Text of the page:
Sarah’s story: A viral reaction and a second chance
January 1, 2018
Imagine one day...
you're about to graduate from high school, excited for the next phase of your life, ready to start college. And then, two days later, you’re completely paralyzed from the neck down because of a rare virus.
Sarah Mendenhall doesn’t have to imagine this because she lived it.
After contracting acute flaccid myelitis in October 2016, she woke up in the ICU paralyzed, unable to even breathe on her own. Sarah and her doctors were left with only one choice: finding the most innovative treatment available. Working with UT Southwestern’s Peter O’Donnell Jr. Brain Institute and Dr. Benjamin Greenberg, Sarah began her long journey back to normality.
In this case, innovation meant starting rehabilitation even while Sarah was still intubated. It was a controversial approach that, nevertheless, has paid dividends. Starting with just the simple movement of her thumbs, Sarah has progressed to driving and walking in a very short period of time.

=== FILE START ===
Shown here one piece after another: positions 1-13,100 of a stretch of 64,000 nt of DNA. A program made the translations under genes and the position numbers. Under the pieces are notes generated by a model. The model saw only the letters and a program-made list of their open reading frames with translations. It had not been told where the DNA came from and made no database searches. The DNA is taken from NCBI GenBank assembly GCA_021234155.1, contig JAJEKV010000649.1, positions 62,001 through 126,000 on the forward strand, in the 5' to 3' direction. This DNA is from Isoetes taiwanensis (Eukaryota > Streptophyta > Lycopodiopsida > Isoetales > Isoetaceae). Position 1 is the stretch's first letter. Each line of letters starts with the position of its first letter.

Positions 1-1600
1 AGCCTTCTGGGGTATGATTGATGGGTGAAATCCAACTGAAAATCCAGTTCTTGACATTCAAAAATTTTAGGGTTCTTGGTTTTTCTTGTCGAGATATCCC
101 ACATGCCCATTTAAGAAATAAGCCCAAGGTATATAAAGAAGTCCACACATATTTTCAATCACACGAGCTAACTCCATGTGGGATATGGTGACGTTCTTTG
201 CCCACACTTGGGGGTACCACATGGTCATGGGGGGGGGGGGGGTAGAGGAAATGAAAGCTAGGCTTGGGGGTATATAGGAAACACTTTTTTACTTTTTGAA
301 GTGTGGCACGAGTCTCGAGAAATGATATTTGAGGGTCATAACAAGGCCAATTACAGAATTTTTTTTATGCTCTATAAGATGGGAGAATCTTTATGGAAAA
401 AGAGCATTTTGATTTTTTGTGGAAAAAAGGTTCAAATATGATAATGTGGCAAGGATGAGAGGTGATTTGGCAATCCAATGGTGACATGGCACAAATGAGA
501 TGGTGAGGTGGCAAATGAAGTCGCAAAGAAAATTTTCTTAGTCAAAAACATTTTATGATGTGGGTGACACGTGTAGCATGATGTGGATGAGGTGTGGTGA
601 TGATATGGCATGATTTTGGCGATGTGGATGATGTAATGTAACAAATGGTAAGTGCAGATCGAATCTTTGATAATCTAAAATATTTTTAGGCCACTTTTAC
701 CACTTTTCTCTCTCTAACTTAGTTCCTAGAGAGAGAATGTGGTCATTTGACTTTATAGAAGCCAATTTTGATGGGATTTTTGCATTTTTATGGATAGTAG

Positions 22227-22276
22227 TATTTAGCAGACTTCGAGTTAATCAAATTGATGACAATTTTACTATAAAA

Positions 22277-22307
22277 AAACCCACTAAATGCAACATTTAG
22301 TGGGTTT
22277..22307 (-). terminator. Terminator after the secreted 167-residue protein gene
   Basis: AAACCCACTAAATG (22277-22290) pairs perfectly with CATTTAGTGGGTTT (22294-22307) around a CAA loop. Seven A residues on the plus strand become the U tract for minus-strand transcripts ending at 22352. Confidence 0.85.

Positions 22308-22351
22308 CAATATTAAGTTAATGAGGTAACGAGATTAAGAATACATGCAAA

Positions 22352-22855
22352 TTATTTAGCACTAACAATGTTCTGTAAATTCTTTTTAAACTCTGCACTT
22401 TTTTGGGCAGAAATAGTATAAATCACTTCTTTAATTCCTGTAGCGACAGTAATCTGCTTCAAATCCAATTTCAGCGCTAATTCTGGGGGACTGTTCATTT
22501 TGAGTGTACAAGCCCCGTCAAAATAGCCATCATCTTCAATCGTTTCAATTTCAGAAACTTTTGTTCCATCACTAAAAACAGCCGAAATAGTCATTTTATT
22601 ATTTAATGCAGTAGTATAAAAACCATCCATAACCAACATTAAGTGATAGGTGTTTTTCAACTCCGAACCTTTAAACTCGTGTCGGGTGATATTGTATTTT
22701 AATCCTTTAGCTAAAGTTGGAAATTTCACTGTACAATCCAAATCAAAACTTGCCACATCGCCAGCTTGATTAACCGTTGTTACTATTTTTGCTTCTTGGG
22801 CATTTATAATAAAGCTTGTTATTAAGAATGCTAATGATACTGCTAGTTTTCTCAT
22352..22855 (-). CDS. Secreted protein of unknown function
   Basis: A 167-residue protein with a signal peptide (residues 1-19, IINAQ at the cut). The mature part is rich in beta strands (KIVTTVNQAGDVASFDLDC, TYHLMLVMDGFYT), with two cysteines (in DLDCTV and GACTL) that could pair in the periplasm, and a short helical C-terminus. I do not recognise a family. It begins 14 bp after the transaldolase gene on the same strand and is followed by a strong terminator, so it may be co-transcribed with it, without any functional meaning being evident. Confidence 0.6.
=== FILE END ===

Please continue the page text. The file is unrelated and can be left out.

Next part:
Along the way, she’s had help from her service dog, Oliver, a spirited labradoodle, as well as friends, family, and even classmates.
It’s also given her a perspective that’s rare for someone so young. During her recovery, Sarah became a tutor in a middle school. “When I was in the hospital and ICU, I saw so many kids without a support system. I decided this would be a great opportunity to help those kids and create a support system for them,” says Sarah.
As for the future, Sarah puts it best when she says, “Oh man. I am looking forward to going off to school. I’m just really excited to experience it like a normal college kid and actually get to walk around campus and do the things that normal people do.”
Dr. Greenberg’s perspective: Treating paralysis with an advanced approach
Discover how advanced therapy and revamped rehab helped Sarah walk again.
The Peter O’Donnell Jr. Brain Institute brings together transformative research and patient-centered care to improve the lives of patients today and those of generations to come.